that program in full view. Aero Peek also refers to the "Show
        desktop" button to the far right of the new taskbar.

    • Aero Shake

      • Shaking (quickly dragging back and forth) a window
        minimizes all other windows. Shaking it again brings
        them back.

    • Aero Snap

      • Clicking and dragging a window to the right or left side
        of the desktop causes the window to fill the respective
        half of the screen. Snapping a window to the top of the
        desktop maximizes it. Resizing a window to touch the
        top or bottom edge of the screen maximizes the window
        to full height, whilst retaining its width; these windows
        will then slide horizontally if moved by the title bar, or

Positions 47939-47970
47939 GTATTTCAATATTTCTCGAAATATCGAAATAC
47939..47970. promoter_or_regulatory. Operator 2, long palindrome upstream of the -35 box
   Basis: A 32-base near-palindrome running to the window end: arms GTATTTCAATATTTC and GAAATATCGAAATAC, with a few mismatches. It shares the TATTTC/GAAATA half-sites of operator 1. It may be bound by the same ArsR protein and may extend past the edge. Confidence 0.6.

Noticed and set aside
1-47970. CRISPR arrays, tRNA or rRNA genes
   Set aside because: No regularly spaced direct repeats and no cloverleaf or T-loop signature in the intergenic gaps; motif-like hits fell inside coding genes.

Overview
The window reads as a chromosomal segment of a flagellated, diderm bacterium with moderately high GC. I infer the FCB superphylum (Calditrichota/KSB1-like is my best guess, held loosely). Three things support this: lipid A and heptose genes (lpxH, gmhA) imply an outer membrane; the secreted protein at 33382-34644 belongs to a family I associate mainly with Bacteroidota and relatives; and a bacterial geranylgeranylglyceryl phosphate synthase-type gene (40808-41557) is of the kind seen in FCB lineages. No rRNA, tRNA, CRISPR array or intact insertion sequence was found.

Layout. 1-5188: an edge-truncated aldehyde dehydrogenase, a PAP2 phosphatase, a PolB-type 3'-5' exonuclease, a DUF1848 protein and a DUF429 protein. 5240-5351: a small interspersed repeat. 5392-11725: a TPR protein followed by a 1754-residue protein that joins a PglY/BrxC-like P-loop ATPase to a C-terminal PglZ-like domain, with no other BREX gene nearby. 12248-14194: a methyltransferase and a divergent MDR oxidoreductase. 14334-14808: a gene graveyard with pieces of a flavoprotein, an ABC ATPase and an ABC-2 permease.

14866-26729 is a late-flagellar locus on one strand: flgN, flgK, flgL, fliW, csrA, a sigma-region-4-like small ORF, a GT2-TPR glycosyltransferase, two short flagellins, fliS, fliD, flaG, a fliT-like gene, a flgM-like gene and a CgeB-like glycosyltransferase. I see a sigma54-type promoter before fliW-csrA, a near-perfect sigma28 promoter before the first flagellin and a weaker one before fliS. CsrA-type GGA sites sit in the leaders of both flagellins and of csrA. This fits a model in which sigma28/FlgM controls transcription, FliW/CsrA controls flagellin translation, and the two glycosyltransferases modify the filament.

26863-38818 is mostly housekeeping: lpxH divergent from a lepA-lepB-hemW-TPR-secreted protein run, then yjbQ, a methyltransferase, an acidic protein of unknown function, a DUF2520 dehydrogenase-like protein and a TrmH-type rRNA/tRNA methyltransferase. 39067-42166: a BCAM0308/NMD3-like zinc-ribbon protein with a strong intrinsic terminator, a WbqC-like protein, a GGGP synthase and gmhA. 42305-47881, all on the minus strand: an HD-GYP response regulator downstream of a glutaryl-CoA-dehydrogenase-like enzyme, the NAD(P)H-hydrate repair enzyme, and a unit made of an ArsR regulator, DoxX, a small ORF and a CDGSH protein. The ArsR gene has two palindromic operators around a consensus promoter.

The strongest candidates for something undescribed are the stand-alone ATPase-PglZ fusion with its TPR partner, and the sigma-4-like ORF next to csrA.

can be pulled off, which returns the window to its original

    • Jump List

      • Right clicking on or clicking and dragging upwards an icon
        on the taskbar enables several options, including pinning and
        displaying recent documents. Program-specific options, such
        as opening a new window in a browser, are included if
        supported by the program.

What's Moved?

Some familiar buttons have been changed or removed from the Start menu
in Windows 7 (but you can add them back if you want to)

  • The Printers button is now the Devices and Printers button. You
    can click this button to display a list of all peripheral devices
    connected to your computer, including printers, faxes, monitors,
    and your mouse.

  • The Recent Items button has been removed from the Start menu,
    although the files and programs you've recently opened will still
    appear in the Jump List for the Start menu automatically. You can
    also add the Recent Items button back to the Start menu if you prefer.

  • You might also notice that the classic Start menu option, which
    gave your Start menu the look and functionality of previous versions
    of Windows, is no longer available in Windows 7.

Where can I go for more help?

Please contact the Help Desk in Computing Services at or x2640 with any questions.